h3_html = ‘
cta = ‘
atext = ‘
scdetails = scheader.getElementsByClassName( ‘scdetails’ );
sappendHtml( scdetails, h3_html );
sappendHtml( scdetails, atext );
sappendHtml( scdetails, cta );
sappendHtml( scheader, ‘
__gaTracker(‘create’, ‘UA-1465708-12’, ‘auto’, ‘tkTracker’);
__gaTracker(‘tkTracker.set’, ‘dimension1’, window.location.href );
__gaTracker(‘tkTracker.set’, ‘dimension2’, ‘digital-advertising’ );
__gaTracker(‘tkTracker.set’, ‘contentGroup1’, ‘digital-advertising’ );
__gaTracker(‘tkTracker.send’, ‘hitType’: ‘pageview’, ‘page’: cat_head_params.logo_url, ‘title’: cat_head_params.sponsor );
slinks = scheader.getElementsByTagName( “a” );
sadd_event( slinks, ‘click’, spons_track );
} // endif cat_head_params.sponsor_logo
Facebook Lead Ads have been around for a few years, but their utility is becoming increasingly important as consumers continue to adopt mobile-optimized solutions.
Facebook Lead Ads solve two specific problems for advertisers:
- Conversions from mobile devices tend to be low.
- Most users don’t use Facebook to shop for products.
Facebook’s lead ads consist of ad copy and a lead form hosted on Facebook or Instagram. The lead form enables advertisers to collect email addresses and other personal information that can be used for remarketing later on.
This case study on the company Ladder found that their cost-per-lead decreased by 80 percent after leveraging lead acquisition in their Facebook ad campaign.
Here, I’d like to share some tips on how my team at LSEO has been able to increase conversions for our clients using Facebook Lead Ads.
1. Running Your Campaign: Cover the Essentials
From initial setup, Facebook allows you to determine the marketing objective of your campaign.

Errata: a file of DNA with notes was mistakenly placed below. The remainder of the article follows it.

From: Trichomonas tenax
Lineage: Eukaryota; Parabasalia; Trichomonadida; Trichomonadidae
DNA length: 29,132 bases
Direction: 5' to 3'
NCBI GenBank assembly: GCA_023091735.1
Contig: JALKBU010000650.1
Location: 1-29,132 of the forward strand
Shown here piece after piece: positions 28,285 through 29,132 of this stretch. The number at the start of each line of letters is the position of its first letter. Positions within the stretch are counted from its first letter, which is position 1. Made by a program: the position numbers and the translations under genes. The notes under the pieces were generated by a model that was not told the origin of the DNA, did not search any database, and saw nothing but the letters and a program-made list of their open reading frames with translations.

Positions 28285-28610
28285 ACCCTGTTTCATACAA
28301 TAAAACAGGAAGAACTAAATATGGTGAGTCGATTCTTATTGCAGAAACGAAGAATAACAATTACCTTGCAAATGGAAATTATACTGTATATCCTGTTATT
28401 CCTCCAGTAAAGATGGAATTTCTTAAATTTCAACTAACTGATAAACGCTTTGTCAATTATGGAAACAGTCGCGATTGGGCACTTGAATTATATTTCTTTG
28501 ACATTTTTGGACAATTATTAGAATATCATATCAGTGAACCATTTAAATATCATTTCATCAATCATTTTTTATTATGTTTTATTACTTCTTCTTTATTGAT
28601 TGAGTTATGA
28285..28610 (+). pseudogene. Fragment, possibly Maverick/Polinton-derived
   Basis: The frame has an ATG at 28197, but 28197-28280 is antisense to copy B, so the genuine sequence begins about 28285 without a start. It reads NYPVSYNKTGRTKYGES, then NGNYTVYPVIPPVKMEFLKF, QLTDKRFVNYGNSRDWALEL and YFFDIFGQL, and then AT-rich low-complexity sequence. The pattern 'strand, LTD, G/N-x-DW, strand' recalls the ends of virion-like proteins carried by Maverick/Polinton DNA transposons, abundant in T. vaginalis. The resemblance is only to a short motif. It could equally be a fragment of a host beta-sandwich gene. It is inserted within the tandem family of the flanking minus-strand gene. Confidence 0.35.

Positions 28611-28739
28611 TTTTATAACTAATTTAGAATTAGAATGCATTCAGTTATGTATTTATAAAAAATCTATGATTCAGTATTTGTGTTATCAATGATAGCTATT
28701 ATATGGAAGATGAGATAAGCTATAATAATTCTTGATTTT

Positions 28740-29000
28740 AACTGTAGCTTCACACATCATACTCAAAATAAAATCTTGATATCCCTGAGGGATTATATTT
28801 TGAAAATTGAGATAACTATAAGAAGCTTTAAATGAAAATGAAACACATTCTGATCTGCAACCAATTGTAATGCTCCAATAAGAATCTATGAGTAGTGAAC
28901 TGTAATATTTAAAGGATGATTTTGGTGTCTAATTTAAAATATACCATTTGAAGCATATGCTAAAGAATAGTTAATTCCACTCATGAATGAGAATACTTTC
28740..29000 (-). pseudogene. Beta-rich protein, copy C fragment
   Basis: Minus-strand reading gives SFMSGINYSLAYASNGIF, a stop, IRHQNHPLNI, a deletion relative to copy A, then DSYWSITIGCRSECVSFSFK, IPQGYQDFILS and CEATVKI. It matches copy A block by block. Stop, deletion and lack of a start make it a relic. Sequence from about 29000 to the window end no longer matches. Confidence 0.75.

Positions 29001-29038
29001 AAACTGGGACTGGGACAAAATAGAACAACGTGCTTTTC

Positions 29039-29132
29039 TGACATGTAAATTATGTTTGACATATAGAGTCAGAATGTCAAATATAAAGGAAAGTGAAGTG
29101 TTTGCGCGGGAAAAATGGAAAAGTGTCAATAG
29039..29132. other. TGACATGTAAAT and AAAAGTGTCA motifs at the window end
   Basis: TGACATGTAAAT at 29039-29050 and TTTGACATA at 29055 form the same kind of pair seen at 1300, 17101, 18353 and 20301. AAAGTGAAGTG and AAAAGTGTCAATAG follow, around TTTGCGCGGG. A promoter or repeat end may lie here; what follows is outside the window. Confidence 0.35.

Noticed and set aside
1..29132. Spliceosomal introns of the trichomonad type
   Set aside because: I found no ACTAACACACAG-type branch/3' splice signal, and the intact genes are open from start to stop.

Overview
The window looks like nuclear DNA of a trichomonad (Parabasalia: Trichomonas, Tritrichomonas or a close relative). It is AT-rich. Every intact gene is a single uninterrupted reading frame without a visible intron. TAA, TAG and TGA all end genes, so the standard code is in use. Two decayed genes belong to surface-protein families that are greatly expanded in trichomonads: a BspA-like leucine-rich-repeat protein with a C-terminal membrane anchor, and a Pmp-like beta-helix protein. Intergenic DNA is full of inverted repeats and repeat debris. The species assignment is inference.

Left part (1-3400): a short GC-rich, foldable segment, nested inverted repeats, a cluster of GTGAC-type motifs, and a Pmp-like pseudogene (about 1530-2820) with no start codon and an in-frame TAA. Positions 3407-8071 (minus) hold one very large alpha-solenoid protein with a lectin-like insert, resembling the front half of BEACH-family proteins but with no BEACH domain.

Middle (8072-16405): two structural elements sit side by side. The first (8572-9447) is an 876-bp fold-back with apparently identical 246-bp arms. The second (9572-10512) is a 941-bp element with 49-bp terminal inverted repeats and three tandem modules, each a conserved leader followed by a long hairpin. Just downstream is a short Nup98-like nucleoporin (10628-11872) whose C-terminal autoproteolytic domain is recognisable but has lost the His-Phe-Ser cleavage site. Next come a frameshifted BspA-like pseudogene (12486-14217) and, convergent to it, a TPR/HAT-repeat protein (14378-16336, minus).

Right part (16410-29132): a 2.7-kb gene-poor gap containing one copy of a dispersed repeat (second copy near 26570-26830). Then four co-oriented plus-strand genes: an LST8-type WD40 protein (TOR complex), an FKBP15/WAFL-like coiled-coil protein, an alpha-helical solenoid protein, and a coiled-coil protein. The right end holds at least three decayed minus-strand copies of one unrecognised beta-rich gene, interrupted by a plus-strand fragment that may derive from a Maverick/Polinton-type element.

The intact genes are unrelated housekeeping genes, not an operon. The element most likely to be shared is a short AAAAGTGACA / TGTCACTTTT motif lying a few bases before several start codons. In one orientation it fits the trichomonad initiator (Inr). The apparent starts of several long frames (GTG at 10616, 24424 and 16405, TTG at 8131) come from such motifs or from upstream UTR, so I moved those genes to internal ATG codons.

To set up a Lead Ad campaign you’ll need to:
- Fill out a list of questions to ask customers.
- Choose what information you’ll be collecting.
- Define your marketing message.
- Set up targeting for your campaign.
When setting up your Lead Ad campaign keep the following in mind:
- Leverage Lookalike Audiences of your existing customers.
- Set up ‘Appointment Scheduling’ for follow up.
- Use manual bidding for leads of lesser value.
- Add the Facebook Pixel to your website.
- Set up conversion tracking on your website.
- Create separate ads for separate devices.
- Integrate your CRM to capture leads.
- Schedule campaigns to run when customers are most active on Facebook.
These ads will target different customer segments, meaning you should focus on hyper-targeting for your most highly qualified prospects.
Don’t target the same audience group with multiple Lead Ads or else you’ll reduce the exposure of your ads.
2. It All Starts with Targeting
To reduce your CPL and only target your most qualified leads, I recommended targeting Lookalike Audiences of existing customers who have visited your site or interacted with other ads in the past.
This is important because you’re not creating buyer personas of what you might think a shopper would be interested in and potentially wasting your budget.
But it’s important to segment your existing customer base so that you are not targeting unqualified lookalikes or low-value prospects.
Segment by the following boundaries for a more personalized and sharply defined buyer persona:
There are other psychographic boundaries you might consider targeting depending on your niche. For example, flower delivery services should consider targeting people who are in a new relationship.
Analyze data from people who have converted on other channels, either organically or through remarketing, and use this define what boundaries you wish to target.
- What content and messaging convinced them to make that next jump?
- What demographic data can we gather from these customers?
Lead Ads are interesting because you want to cast a wide net, but you don’t want to come up with an empty catch.
The more people you target, the less powerful your ads become and the higher your costs.
With Lead Ads, you want to target three primary groups:
- Mobile users
- Lookalike Audiences